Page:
Brunch fare gets heaps of love nowadays, but for something just as tasty, comforting and cheap, there’s always chee cheong fun, which you can get from these 10 best stalls in Singapore.

A Cantonese dish typically consumed at breakfast, chee cheong fun is a rice noodle roll that is thick in length and thin in depth. It’s made by mixing rice flour with water until it thickens, then a shallow layer is poured into a pan and steamed. Once cooked, it’s rolled into a tube and cut.

Chee cheong fun can be eaten in a variety of ways. Most of the places below serve the plain version with chilli and soy sauces, and other classic combinations such as you tiao, prawn and char siu. Then there are variations like smoked duck from Rice & Roll and curry chicken from Anson Town. Check them out below.

(Hero and featured image credit: Chef Wei HK Cheong Fun)

10 places in Singapore for the best chee cheong fun:

It’s chee cheong fun by the way of Malaysia at Anson Town, which offers them Ipoh-style. Unlike the saucy ones from Hong Kong, theirs is dry and topped with green chilli, which you can have with curry chicken or curry pig skin.

S$4 to S$4.50

Wednesdays to Mondays, 9am to 8pm

(Image credit: @sgfoodinlocal)

Chee Cheong Fun Club makes their rice rolls from scratch and dresses it either with traditional black sauce or local condiments such as curry and laksa. Top it with crispy beancurd skin and fish ball for an array of textures.

S$2.50 to S$4

Tuesdays to Saturdays, 7.30am to 2pm
Sundays, 8.30am to 2pm

(Image credit: @gnilray)

03
Chef Leung's Authentic Hand-milled Rice Noodle Rolls
Chef Leung's Authentic Hand-milled Rice Noodle Rolls

Leung worked as a Raffles Hotel pastry and dim sum chef since 1991 before manning his own joint last year. His smooth cheong fun are made from rice milled daily at his stall, and his handmade sauces are savoury yet restrained, letting the superb rice rolls shine.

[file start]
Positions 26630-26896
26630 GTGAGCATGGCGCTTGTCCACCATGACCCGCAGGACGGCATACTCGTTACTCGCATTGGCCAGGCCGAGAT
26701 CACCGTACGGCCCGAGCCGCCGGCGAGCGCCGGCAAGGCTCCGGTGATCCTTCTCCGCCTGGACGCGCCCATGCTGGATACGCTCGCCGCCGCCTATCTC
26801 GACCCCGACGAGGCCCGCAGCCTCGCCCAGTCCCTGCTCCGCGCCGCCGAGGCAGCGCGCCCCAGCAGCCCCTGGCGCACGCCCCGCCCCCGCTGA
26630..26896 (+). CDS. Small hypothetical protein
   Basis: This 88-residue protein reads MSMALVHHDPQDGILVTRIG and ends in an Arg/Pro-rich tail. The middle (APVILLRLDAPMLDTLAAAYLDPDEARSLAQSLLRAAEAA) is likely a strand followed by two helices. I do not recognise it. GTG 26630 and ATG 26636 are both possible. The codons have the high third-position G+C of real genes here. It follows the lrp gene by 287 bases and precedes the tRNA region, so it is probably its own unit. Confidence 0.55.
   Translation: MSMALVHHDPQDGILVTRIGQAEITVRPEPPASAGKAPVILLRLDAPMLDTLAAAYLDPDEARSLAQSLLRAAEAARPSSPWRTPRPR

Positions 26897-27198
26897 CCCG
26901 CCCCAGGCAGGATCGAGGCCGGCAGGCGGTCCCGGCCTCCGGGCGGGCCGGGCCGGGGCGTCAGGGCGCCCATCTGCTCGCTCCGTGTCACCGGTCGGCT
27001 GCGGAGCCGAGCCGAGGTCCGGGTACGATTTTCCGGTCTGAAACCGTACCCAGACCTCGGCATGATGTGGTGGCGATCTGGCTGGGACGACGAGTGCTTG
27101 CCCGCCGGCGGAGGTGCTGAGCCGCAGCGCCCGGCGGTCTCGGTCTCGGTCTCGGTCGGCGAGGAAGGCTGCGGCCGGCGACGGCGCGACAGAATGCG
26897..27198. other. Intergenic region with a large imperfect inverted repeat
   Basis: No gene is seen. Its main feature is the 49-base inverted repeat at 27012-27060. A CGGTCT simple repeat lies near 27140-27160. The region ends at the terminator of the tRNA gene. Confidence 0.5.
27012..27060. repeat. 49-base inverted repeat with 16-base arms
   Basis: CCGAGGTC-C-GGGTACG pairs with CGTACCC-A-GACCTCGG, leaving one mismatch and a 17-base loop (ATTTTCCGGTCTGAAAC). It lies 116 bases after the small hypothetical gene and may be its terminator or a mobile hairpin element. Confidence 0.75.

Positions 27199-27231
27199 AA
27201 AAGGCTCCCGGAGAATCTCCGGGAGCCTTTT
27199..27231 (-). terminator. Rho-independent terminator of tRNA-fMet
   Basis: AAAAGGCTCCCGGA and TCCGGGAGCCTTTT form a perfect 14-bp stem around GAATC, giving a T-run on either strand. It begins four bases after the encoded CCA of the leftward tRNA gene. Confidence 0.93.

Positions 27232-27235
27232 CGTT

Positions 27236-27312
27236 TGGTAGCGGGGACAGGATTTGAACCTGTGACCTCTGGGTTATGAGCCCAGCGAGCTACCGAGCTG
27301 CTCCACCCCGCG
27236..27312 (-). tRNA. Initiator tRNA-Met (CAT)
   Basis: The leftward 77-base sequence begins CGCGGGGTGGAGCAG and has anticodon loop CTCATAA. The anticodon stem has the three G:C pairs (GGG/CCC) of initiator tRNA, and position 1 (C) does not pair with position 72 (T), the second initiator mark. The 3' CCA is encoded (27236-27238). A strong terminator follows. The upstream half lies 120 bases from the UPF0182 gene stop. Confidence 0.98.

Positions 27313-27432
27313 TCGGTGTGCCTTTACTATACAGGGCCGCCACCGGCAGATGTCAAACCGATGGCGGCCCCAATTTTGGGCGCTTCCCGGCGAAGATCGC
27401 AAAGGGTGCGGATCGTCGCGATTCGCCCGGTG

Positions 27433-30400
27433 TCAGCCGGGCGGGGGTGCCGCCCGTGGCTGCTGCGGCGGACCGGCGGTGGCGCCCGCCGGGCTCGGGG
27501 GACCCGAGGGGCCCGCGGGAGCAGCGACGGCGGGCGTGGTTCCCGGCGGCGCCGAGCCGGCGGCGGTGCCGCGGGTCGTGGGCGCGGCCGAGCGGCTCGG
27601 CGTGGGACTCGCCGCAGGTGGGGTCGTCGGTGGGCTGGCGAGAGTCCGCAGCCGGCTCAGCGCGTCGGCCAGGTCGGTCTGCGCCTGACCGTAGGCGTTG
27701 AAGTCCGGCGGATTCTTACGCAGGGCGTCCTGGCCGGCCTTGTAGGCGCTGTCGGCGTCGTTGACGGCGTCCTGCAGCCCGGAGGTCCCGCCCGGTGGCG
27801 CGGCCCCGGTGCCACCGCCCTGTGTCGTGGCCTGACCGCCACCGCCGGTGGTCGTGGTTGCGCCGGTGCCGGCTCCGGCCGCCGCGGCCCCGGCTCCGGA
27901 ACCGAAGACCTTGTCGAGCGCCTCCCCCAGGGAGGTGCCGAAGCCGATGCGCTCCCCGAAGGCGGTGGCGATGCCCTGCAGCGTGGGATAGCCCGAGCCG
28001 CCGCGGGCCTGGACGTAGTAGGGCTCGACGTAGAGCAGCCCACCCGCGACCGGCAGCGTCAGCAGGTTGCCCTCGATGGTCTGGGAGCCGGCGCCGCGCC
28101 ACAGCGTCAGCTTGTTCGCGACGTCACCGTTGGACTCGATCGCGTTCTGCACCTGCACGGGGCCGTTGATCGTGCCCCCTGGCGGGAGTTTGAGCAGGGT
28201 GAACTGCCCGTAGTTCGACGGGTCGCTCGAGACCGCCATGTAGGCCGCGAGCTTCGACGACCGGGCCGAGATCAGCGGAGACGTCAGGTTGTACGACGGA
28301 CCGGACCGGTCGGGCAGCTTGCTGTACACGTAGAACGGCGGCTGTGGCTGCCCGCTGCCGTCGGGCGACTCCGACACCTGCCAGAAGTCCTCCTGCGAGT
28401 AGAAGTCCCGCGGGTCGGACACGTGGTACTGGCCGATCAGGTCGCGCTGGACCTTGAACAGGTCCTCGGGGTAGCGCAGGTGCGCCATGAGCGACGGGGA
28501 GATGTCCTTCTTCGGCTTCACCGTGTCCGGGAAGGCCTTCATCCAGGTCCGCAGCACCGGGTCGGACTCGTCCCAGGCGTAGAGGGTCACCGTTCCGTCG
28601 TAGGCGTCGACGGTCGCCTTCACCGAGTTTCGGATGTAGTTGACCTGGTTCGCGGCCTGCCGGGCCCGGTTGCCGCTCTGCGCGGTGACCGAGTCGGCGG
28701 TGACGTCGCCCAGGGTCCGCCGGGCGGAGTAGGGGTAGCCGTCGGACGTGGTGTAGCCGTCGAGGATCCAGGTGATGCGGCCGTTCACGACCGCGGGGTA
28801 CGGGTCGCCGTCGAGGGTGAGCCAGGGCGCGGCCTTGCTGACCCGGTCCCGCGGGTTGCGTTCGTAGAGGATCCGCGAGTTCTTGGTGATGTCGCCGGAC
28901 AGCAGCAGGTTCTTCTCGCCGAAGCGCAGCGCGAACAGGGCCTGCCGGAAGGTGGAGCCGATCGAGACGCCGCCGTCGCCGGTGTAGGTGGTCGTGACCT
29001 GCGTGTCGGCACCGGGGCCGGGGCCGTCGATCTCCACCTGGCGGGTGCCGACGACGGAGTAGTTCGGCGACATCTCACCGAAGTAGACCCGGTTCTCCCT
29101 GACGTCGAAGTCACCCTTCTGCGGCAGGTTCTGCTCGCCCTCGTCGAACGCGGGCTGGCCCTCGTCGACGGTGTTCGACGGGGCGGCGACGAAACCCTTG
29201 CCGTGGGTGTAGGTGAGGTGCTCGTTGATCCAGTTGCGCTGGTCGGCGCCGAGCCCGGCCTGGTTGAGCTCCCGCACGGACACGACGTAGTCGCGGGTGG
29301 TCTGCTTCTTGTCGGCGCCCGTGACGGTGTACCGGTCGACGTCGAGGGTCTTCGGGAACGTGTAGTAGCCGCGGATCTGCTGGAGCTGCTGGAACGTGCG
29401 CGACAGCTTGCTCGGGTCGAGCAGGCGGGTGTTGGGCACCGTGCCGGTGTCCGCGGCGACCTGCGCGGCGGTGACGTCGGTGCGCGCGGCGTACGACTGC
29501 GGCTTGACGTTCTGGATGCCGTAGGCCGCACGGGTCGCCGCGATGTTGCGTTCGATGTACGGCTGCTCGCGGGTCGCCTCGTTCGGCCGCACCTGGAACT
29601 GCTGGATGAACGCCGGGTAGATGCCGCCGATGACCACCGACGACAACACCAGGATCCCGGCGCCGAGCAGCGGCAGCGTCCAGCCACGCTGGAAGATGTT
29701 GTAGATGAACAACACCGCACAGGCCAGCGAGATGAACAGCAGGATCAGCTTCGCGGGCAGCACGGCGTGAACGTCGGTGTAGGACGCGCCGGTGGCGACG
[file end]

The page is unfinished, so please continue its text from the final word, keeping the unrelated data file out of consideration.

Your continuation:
S$2.80 to S$4.50

Tuesdays to Sundays, 7am to 2pm

(Image credit: Chef Leung 梁师傅肠粉/Facebook)

Chef Wei takes after Chef-Owner Thoo Chang Wei, whose 20-year career spans renowned dim sum restaurants like Peach Garden. He brings his experience solely to rice rolls here, which are made-to-order, thin and smooth, with fresh, crunchy prawns or savoury bits of mushroom.

S$3 to S$5

Daily, 7am to 9pm

(Image credit: Chef Wei Hk Cheong Fun)

Duo Ji specialises in only two items, yam cake and chee cheong fun. The texture of the rice rolls is silky and the sauce is a star: a blend of light soy, sesame oil, sweet sauce and chilli sauce with a hint of prawn paste. They sell out quickly, so go early.

S$1.50 to S$3

Tuesdays, Thursdays to Sundays, 7am to 10am

(Image credit: @cyberk13)

06
Jia Ji Mei Shi
Jia Ji Mei Shi

Jia Ji only serves the regular chee cheong fun without any stuffing, but it’s a stand out. It’s thin and delicate, with a rice fragrance complemented by the luscious soy sauce.

S$2

Thursdays to Tuesdays, 6am to 10pm

(Image credit: @staceyt14)

07
Pin Wei Hong Kong Style Chee Cheong Fun
Pin Wei Hong Kong Style Chee Cheong Fun

Freshly made rice rolls are the order of the day at Pin Wei, which hand makes them daily. They’re soft and velvety with the right amount of chew, and padded with a rich umami sauce. Opt for the scallop version when you’re feeling indulgent.

S$3 to S$6

Thursdays to Tuesdays, 6.30am to 2pm

(Image credit: @streetfoodeats)

Rice & Roll’s cheong fun come from stone-milled rice and handmade fresh daily. They have a wide range of fillings from mala to smoked duck, or try the signature Egg Trio, which includes a trifecta of century egg, salted duck egg and chicken egg between silky rolls.

S$2.80 to S$5.50

Tuesdays to Sundays, 8.30am to 2pm

(Image credit: @the_xw)

Teck Hin’s “delicious” chee cheong fun is only available in the plain rendition, but it’s characteristically smooth, silky and gently chewy, complemented by a heady, aromatic sauce. Go as early as possible as they sell out fast.

S$2.50 to S$4.50

Mondays to Wednesdays, Fridays and Saturdays, 6.30am to 12pm

(Image credit: @armedwithafork / Instagram)

Yin Ji is a heritage brand that began in Guangzhou during the 1950s and still maintains the traditional way of making rice rolls. They use a cloth during steaming, which they say gives the rolls its smooth texture, and make their own soy-based sauce. A large selection of fillings are available, from classic you tiao and char siew to popular flavours like salted egg yolk.

S$4.50 to S$8.50

Mondays, 9.30am to 4pm
Tuesdays to Saturdays, 9.30am to 7pm

This story was first published on Lifestyle Asia Singapore.

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